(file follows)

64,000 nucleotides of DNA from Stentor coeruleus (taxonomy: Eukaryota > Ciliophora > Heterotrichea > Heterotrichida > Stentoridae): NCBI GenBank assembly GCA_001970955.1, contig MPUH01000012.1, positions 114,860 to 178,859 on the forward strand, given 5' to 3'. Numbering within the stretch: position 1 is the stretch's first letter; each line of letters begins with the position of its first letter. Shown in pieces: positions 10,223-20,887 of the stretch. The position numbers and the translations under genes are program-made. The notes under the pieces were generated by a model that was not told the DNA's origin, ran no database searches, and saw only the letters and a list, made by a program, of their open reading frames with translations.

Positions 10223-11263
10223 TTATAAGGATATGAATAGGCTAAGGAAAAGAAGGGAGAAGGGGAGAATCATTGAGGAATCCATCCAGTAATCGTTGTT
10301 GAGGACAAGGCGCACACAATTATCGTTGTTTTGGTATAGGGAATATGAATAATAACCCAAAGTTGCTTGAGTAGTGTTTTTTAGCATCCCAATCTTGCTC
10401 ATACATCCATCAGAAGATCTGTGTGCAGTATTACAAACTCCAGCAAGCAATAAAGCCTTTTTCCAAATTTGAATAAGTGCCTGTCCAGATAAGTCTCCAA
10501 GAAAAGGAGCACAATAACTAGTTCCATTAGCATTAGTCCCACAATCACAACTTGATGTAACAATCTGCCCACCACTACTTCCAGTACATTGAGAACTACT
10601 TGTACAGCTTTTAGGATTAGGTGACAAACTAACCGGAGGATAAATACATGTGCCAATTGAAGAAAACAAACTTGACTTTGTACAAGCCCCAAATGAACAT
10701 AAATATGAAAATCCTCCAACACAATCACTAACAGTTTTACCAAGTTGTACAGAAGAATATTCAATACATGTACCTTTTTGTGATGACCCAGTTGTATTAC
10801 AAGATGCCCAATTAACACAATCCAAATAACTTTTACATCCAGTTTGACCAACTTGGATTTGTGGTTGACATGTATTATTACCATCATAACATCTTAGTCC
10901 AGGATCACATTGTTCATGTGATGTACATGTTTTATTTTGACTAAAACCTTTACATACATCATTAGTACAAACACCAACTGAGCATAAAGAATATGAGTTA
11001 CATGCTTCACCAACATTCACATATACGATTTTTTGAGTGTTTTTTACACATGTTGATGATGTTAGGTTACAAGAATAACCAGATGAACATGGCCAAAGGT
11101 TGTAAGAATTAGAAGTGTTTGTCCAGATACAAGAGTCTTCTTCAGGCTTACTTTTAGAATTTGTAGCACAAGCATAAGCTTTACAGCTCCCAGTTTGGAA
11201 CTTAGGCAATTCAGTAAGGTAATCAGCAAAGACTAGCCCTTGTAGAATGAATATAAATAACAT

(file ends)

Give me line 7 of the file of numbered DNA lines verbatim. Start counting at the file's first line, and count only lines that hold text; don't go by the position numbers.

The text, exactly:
10601 TGTACAGCTTTTAGGATTAGGTGACAAACTAACCGGAGGATAAATACATGTGCCAATTGAAGAAAACAAACTTGACTTTGTACAAGCCCCAAATGAACAT